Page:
1. Robo Force – Created in 1984 by Ideal Toys, the Robo Force was a team of Dalek-ish robots that fought against a team of less noble Dalek-ish robots to keep the galaxy safe. Ish.
The toyline was centered around Maxx Steele, the leader of the Robo Force. The robot design is neat but all of the robots basically looked like different skins of each other.
What’s impressive here isn’t necessarily the toyline itself but the length to which Ideal took this franchise. There’s the obvious toy and toy-show tie-in, but also things like books on tape…
…punch-out (awesome) paper toys…
…and life-sized butler robots that you can either buy for tons of money or win through Alpha-Bits!
Here’s the half-hour special that aired in 1984, with a pretty awesome M&M’s live-action/animated hybrid commercial at the top!
2. The Legend of Zelda CD-i – It’s weird to think of a video game series as highly regarded as The Legend of Zelda as being fallible, but the franchise actually had some pretty huge missteps. There’s a way that this isn’t Nintendo’s fault; in the early ’90s Philips was launching a CD-based console and secured the rights from Nintendo to use their characters in third-party games. So Nintendo didn’t make these atrocities, they just sort of sold Link out. Whatever the cause, whoever the culprit, these games were made and they’re deliciously bad.
The first two, Link: The Faces of Evil and Zelda: The Wand of Gamelon are (poorly) animated interactive titles. There are arguably good RPG/Adventure game mechanics that are diluted by clunky gameplay and lengthy (poorly) animated cutscenes. Like these:
Here’s a Let’s Play of Faces of Evil – skip a bit in to see the gameplay.
Zelda’s Adventure, released in 1994, ditched the animation for something worse: live action.
The intro was acted out with actual people, and the game itself had sort of a photorealistic style:
I mean, it’s worth pointing out that this was the early ’90s, the technology hadn’t worked itself out yet, these were pretty ambitious projects for the time, etc…but the bottom line is that the products were bad. Really bad! They charged money for this!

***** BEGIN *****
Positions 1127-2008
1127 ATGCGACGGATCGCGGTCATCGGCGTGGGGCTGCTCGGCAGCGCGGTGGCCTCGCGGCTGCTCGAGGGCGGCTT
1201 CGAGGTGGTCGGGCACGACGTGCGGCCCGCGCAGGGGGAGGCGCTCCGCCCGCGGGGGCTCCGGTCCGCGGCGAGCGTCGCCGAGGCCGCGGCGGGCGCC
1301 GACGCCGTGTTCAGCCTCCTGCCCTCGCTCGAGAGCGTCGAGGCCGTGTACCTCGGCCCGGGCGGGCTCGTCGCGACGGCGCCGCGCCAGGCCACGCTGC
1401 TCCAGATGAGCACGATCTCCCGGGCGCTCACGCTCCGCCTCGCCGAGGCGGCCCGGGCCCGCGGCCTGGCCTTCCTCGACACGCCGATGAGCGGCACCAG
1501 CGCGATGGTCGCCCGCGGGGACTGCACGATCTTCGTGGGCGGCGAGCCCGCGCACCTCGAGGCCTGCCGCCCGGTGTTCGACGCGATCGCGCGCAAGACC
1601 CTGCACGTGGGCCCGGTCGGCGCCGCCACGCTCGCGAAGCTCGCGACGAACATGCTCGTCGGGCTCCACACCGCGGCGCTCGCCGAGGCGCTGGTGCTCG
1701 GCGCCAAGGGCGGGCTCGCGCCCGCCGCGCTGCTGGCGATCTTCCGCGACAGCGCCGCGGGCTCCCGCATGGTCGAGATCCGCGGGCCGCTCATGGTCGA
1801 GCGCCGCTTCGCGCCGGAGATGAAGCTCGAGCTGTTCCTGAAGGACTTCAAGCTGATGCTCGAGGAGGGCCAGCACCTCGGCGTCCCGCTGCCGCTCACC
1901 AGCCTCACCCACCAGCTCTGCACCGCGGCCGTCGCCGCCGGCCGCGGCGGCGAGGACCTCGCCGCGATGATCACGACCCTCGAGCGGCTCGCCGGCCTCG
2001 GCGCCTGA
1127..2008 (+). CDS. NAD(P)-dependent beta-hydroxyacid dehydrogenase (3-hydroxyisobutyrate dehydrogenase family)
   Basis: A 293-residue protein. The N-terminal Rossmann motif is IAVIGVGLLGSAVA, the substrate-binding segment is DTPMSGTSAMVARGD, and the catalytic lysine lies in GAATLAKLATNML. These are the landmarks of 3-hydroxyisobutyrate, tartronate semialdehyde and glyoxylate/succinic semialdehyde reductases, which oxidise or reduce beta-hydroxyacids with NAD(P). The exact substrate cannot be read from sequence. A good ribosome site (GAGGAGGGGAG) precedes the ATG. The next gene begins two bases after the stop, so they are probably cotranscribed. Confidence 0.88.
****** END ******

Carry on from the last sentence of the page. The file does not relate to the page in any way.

3. UFO – From Gerry Anderson, he of Space: 1999 and Thunderbirds, comes a gorgeous 1970s sci-fi series called UFO.
The series takes place in 1980 (an ambitious projection of the level of technology we’d have just ten years from “now”), and focuses on an alien invasion of Earth. The Earthlings have an obvious interest in repelling the alien invasion and a slightly-less obvious interest in keeping the invasion from being public knowledge, so they hide a resistance force in a movie studio. Called SHADO (Supreme Headquarters, Alien Defence Organisation), the Earthlings use air, sea, land, and space to navigate the alien threat.
There’s nothing about this that I don’t like! From the absurd premise to the Prisoner-like intro to the style and effects to the 1970s-level grassroots fandom, I can’t understand how this show wasn’t more popular than it was. The series made it 26 episodes, and was cancelled in 1971.
Here’s some of the licensed stuff for the series as well as the fan-based stuff. It’s all rad.
A magazine feature with the specifics of one of the ships:
A fan-made blueprint of another craft:
And a gorgeous tie-in comic.
4. Remco Drive In- A toy for the more boring among us, here’s a 1950s drive in playset that lets you adjust the marquee to promote a bunch of different movies!
But you couldn’t actually show those movies. Only promote them on the marquee.
That kid’s awful acting at the end is really charming, though!
5. EVE Soundtrack – I could never get into the gameplay of EVE: Online, but I loved the setting and the idea of it. And the soundtrack is something else. Ambient music fans, you owe it to yourself to hear at least a part of this but really, just put the whole six hours on.